Sarah Lacy writes for PandoDaily, a news site which she founded.
She is also an award winning journalist and author of two critically acclaimed books, “Once You’re Lucky, Twice You’re Good: The Rebirth of Silicon Valley and the Rise of Web 2.0” (Gotham Books, May 2008) and “Brilliant, Crazy, Cocky: How the Top 1% of Entrepreneurs Profit from Global Chaos (Wiley, February 2011).
Lacy has been a reporter in Silicon Valley for nearly fifteen years, covering everything from the tiniest startups to the largest public companies. She was formerly a staff writer and columnist for BusinessWeek, the founding co-host of Yahoo Finance’s Tech Ticker, and a senior editor at TechCrunch. She lives in San Francisco.
Boutique tech investment bank Pacific Crest Securities has purchased Pacific Epoch, a Shanghai-based investment research firm specializing in technology. This gives Pacific Crest fifty more bodies on the ground in China to deliver investors better investment research than “This is the (fill-in-the-blank-Western-Internet-company) of China.”
There are two things we love to do on our Why Is This News? show on TCTV. The first is to break news about things that are happening outside Silicon Valley. The second is to find excuses to promote our respective books (about things that are happening outside Silicon Valley). Rare indeed though is the occasion when we’re able to combine both of those things and break news about one of our… → Read More
There are two things we love to do on Why Is This News. The first is to break news about things that are happening outside Silicon Valley. The second is to find excuses to promote our respective books (about things that are happening outside Silicon Valley).
Rare indeed though is the occasion when we’re able to combine both of those things and break news about one of our respective books, from… → Read More
NetSuite, one of the handful of companies to build a big company out of the early 2000s software-as-a-service funding frenzy, is now making a push into cloud based enterprise software, according to several announcements being made this morning by CEO Zach Nelson at SuiteWorld, the company’s user conference being held in San Francisco.
As with most of these user conference announcements, there… → Read More
LAGOS, NIGERIA– I’m in Lagos to speak at an event and decided to come a week early to check out the country’s tech and entrepreneurship scene.
Apparently Arrington thought I was kidding when I told him this. But he should know by now, I don’t need a lot of arm twisting to visit a country of 150 million people chaotically surging into modernity. Where there’s that much opportunity, there’s always… → Read More
In the 1990s, peer-to-peer networks were a revelation. They allowed people to pool together tiny parts of their computers, and those pooled together parts could do far more together than the average computer or connection could do on its own. It enabled everything from swapping pirated music to making cheap transcontinental calls via Skype.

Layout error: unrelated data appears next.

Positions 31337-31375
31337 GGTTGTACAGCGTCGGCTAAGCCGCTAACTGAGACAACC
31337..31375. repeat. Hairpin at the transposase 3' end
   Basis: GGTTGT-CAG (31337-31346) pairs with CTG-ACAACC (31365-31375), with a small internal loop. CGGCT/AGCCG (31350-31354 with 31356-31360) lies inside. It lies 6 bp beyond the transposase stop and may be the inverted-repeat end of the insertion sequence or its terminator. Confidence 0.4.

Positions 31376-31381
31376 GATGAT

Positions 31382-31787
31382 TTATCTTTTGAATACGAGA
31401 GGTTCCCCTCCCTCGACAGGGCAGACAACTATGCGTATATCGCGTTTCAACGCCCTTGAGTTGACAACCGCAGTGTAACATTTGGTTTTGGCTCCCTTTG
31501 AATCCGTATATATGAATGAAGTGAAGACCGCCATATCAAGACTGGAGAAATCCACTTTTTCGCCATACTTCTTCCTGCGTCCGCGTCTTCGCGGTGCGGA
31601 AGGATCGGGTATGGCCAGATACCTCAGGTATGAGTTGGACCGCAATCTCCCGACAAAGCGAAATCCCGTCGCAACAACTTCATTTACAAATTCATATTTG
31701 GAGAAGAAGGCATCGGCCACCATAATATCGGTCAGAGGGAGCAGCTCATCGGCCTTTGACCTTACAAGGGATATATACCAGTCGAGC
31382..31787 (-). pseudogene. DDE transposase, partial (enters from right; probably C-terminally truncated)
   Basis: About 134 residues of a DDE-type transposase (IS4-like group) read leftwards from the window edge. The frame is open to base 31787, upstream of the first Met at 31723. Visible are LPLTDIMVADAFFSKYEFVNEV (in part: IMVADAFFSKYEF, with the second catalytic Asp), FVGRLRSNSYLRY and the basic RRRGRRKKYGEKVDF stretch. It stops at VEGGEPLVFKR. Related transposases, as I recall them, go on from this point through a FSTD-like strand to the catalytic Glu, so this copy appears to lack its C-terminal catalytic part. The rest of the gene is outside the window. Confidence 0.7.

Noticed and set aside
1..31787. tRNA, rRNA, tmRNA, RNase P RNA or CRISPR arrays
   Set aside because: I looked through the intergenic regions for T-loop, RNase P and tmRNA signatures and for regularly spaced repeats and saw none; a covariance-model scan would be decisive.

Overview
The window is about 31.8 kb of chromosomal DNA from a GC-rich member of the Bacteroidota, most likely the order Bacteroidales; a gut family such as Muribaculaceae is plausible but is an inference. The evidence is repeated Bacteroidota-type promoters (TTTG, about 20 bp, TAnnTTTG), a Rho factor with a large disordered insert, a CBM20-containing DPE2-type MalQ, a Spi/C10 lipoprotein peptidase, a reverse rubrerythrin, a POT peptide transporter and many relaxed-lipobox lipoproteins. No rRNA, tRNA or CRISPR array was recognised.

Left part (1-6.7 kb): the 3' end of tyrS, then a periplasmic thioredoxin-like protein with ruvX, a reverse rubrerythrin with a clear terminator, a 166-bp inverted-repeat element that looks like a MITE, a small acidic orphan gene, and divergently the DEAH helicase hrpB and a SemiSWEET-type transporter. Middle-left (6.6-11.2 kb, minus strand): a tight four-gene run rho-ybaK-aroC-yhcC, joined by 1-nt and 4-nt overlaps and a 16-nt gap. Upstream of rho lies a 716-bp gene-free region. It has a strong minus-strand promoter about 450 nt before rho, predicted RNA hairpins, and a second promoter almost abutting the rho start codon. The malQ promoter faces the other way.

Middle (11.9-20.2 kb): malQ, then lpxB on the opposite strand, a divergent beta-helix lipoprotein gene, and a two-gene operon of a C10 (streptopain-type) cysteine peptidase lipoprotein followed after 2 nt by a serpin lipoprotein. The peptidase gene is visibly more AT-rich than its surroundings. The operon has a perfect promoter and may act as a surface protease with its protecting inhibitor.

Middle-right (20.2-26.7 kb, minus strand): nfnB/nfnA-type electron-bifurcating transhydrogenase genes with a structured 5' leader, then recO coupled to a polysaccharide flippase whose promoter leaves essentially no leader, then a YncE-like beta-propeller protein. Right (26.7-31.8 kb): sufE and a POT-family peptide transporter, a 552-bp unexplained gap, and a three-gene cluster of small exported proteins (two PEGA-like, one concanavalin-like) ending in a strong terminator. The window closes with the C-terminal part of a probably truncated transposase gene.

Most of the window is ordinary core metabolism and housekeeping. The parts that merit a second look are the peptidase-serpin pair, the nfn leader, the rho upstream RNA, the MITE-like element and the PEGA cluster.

But what if you could do the same thing with tiny parts… → Read More
Accel Partners has invested $35 million in the crowdsource design service 99designs– a monster of a series A. Of course, 99designs is not your average early-stage startup. Born in Melbourne, Australia out of an older company called sitepoint.com, 99designs is bootstrapped, profitable and growing revenues at a rate of about 120% a year.
A few strategic angel investors also participated including… → Read More
LetsLunch, the service that helps you network less-awkwardly, is expanding from its comfy Silicon Valley confines and launching in New York today. We first wrote about the service here, and it’s gotten a nice niche following since then. People have scheduled more than 1,000 lunches through the service, and about 70% of the time people take time to write a testimonial of the lunch afterwards.
I… → Read More
Kevin Rose has completed a hefty $1.5 million angel round for his new mobile development lab, which we first reported in March, Milk. Rose went for the more-is-more approach, pulling in a wide-syndicate of Valley elites, including TechCrunch’s Michael Arrington.
Other angels include Ron Conway, Tim Ferriss, Dave Morin, Philip Rosedale, Evan Williams, Shervin Pishevar, Joshua Schachter, Anthony… → Read More
After a brief hiatus, Why Is This News? is back! In this week’s episode, Paul checks in from his Las Vegas hotel room to discuss Zappos CEO Tony Hsieh’s plans to regenerate downtown Las Vegas by moving the company’s HQ into the former City Hall.
You know what’s awful about every politician blindly saying he or she “supports our troops”? It’s usually a hollow sentiment uttered just to get applause.